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Man Shot in Alphabet City Hours After Gunshots Heard on Third Avenue

photo(360)Daniel Maurer Police vehicles at the corner of Avenue C and East 12th.

A man was shot in the leg around 12:20 a.m. this morning near the corner of East 11th Street and Avenue C, the police said. He was taken to Beth Israel Hospital in stable condition and was not thought likely to die.

The police couldn’t confirm the victim’s age or the circumstances of the shooting, and said that no arrests were made.

Though a police spokesperson said the shooting occurred near East 11th Street, investigators were seen early this morning at the corner of East 12th Street and Avenue C, outside of Campos Plaza I. A section of the public housing complex’s courtyard was taped off.

The shooting came a few hours after police received a report of shots fired at 115 East Ninth Street, near Third Avenue. Read more…

10 Days After Shooting, Star the Pit Bull Doing ‘Fairly Well’

A dog kennel on the trunk of cop car.Melvin Felix The scene of the shooting.

Readers as far away as Argentina, South Africa, Los Angeles, and Texas have been asking for updates about Star the pit bull. Here’s the latest: ten days after she was shot by a police officer on 14th Street,  Star is doing “fairly well,” according to a spokesman for city Animal Care and Control.

“She is eating and moving around more,” the spokesman told The Local, adding that the organization is accepting donations to help with the pit bull’s care.

Meanwhile readers of The Local are debating whether pit bulls are dangerous animals. A commenter named Mike said his previous dog died after being attacked by one. “The Pit got away from his owner who was attempting to walk three pit bulls at the same time,” Mike wrote. “He could not help get his animal off of my friend Abby, a beautiful yellow lab. If I had a gun that day I would have shot that animal and saved Abby’s life.”

Penny Brumfield disagreed, saying that pit bulls are lovable and loyal dogs. “Because of the media and t[h]ugs the pit bull has got a bad name,” she said. “If you remove every pit, there would still be another breed to take its place.”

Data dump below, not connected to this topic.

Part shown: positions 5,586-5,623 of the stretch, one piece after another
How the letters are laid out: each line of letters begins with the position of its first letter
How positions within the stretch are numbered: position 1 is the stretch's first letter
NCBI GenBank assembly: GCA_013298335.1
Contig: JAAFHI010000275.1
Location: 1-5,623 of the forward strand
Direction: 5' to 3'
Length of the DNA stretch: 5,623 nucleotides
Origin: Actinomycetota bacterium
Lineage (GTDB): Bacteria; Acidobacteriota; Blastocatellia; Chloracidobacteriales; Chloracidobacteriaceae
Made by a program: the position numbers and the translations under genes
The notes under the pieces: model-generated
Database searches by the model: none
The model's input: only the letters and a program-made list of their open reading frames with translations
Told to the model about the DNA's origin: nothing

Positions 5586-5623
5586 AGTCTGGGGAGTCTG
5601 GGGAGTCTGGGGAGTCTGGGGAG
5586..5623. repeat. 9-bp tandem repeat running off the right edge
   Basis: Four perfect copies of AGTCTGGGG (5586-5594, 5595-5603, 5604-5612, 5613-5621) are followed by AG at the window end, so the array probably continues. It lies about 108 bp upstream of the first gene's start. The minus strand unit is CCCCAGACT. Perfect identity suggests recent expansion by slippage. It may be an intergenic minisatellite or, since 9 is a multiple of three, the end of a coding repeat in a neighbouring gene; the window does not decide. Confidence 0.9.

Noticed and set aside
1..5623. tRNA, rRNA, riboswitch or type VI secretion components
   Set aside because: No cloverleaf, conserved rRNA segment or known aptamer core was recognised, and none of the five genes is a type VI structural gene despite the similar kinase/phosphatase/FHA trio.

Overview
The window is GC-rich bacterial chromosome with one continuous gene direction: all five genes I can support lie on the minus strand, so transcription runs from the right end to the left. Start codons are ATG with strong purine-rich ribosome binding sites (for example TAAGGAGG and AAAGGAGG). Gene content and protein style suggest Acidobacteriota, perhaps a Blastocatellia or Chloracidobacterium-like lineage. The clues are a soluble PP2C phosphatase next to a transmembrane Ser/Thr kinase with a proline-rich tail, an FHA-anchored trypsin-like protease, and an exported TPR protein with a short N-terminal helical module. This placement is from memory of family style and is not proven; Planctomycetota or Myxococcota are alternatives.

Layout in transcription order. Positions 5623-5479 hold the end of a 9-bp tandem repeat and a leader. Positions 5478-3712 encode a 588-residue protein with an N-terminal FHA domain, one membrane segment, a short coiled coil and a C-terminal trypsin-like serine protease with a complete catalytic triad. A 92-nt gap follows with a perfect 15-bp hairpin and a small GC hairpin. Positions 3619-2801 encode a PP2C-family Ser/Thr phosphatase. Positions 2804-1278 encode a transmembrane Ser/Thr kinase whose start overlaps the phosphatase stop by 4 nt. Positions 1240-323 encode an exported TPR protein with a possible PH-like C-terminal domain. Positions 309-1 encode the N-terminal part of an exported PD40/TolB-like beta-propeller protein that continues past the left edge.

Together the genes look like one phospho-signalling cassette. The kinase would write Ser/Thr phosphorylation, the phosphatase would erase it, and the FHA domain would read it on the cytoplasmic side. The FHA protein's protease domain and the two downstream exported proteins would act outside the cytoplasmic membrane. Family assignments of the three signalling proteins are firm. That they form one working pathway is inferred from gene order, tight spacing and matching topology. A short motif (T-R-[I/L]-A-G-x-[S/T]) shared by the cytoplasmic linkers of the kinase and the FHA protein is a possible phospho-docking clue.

Mary Robbins said it could’ve happened with any other dog: “Any breed of dog, that sees their owner being kicked, or any other kind of abuse would get very defensive and that is what had happened here.”

Early-Morning Shooting in Alphabet City (Updated)

Police at Lillian WaldSuzanne Rozdeba A police car outside of the Wald Houses after gunshots back in January.

A man walked into Bellevue Hospital with a gunshot wound to his right leg around 1 a.m. this morning, the police said. The victim refused to provide a description of the person who shot him in the vicinity of Avenue D and East Sixth Street, due to what a police spokesperson said was his uncooperative nature.

In January, gunshots were heard in the same area near the Lillian Wald Houses, a month after a 19-year-old was shot in the leg further up Avenue D, in the courtyard of Campos Plaza II.

Know anything else? E-mail us.

Update | May 13, 7:45 p.m. Captain John Cappelmann said the shooting was “the result of an unknown dispute. We don’t have a solid motive at this point.”
Asked whether it was gang-related, he said, “That’s one angle that we’re looking at.”

The Day | Richard Price on Junkies and Yuppies

East Village FacadeRachel Citron

Good morning, East Village.

Big Think talks to Richard Price about his novel “Lush Life,” which was inspired by a shooting on the Lower East Side. Describing changes in the neighborhood, he says, “It had a neighborhood identity. That identity has gotten lost, that sense of community has gotten lost. But also what’s gotten lost is about a million junkies. Now, do you want to replace junkies with yuppies? Maybe the truth lies in the middle.”

DNA Info attends an open house for a penthouse on Third Avenue that, with its solarium and “three-bridge view,” is going for a little over $4.5 million.

Playbill touts two new productions at the New York Theatre Workshop: Paula Vogel’s “A Civil War Christmas” looks at the war through the eyes of President Lincoln, Union and Confederate soldiers, Henry Wadsworth Longfellow and Walt Whitman; and “Sontag: Reborn” is “a tender look at the prolific essayist before she was a world-renowned author and activist.” Read more…